These books present disparate images of a much disparaged and censured—yet widely practiced—medical treatment. Shorter and Healy present a well-documented, carefully indexed, and readable classic history that is a guide for those interested in medical history, clinicians seeking the story behind psychiatric practice, and the patients and families seeking to understand the obstacles they face in search of effective psychiatric care.

Dukakis and Tye present a personal, warm, and encouraging story of the pain and suffering associated with severe depressive illness and of the attendant relief with the alleviation of symptoms, the fear of ECT by both the public and professionals, and the success when effective treatment is properly applied. This is a very useful guide for family members torn by the doubts of practitioners and friends and the intemperate condemnation by critics on the Internet when treatment is recommended.

Andre’s anger vilifies psychiatry and the psychiatrists who continue to offer ECT. Her Web site is strident as well, filled with the kinds of misconceptions that have successfully restricted and continue to obstruct the availability of the treatment. Her book is a triumph of misinformation.

All 3 books are essential reading for anyone interested in ECT. These books offer dramatically contrasting views of a psychiatric issue that is of interest to the public. At the end of the day, patients who have serious depression and other ill-nesses responsive to ECT—together with their friends and loved ones—should read these books and decide for themselves.


David said...

William, I enjoy your blog, but I think it's sad that an integral blog would promote something that is possibly regressive and iatrogenic like ECT and repeatedly decry something with true transformational power like homeopathy.

william harryman said...

Hi David,

I appreciate your misgivings about ECT - I have them too. But I am not promoting that treatment - I posted a pretty balanced review of three books that take three perspectives (pro, it worked for me, and con).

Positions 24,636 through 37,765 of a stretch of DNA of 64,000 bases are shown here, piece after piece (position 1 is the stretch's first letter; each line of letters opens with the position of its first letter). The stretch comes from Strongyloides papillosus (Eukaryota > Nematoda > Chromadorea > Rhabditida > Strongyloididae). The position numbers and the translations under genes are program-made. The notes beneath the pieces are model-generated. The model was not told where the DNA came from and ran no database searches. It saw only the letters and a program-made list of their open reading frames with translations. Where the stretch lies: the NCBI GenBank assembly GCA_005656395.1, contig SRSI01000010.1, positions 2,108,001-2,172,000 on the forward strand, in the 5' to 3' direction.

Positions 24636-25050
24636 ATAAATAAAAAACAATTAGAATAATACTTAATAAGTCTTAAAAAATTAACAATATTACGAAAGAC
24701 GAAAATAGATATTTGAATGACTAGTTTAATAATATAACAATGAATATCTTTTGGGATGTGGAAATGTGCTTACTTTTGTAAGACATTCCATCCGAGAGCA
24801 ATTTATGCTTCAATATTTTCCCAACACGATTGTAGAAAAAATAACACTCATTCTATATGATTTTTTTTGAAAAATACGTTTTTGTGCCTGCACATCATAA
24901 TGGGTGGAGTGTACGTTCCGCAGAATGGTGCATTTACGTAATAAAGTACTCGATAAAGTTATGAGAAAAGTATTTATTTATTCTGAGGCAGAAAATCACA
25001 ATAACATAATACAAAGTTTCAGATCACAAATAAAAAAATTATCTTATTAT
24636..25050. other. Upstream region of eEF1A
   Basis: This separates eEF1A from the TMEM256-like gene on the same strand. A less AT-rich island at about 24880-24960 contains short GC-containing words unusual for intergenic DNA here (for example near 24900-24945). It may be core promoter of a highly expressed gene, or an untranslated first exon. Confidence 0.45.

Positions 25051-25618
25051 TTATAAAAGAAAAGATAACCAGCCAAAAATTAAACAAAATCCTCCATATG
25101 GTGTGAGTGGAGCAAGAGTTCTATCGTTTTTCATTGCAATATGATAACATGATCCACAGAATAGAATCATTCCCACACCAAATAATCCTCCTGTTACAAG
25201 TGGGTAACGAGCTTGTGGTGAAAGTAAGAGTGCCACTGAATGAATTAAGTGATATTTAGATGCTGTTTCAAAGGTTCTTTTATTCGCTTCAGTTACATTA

Traditional ECT, as near as I can tell, is probably being phased out in favor of deep brain stimulation (implants) that are safer and more effective. So it's really less of an issue these days.

As for homeopathy - I have never seen a good, double-blind, placebo-controlled study showing that it works better than placebo. So, yes, I am skeptical.


David said...

Hi William,

It's fine to be skeptical; I have no problem with that. But you have gone further and said that homeopathy is "irrational," compared it to scripture and astrology, and so forth, which is why I responded.

In any case, this article from Psychology Today does mention a number of studies where homeopathy has done better than placebo, on the second page of the article:



David said...

One problem with the Psychology Today article I forgot to mention.

It mentioned a study that showed that people with wrist injury experienced "significantly less pain than did those in a placebo group." But it then goes on to say that arthritis suffers didn't enjoy the same pain relief.

The trouble with that is that the remedy they were testing, arnica, isn't generally used for arthritis pain in homeopathic doses. In homeopathic doses it is usually just used for pain and bruising that comes from blows, from trauma.

But some people have used arnica in material does, arnica gel, for arthritis pain, and apparently there are studies to support this:

But of course that isn't homeopathy; it's herbalism.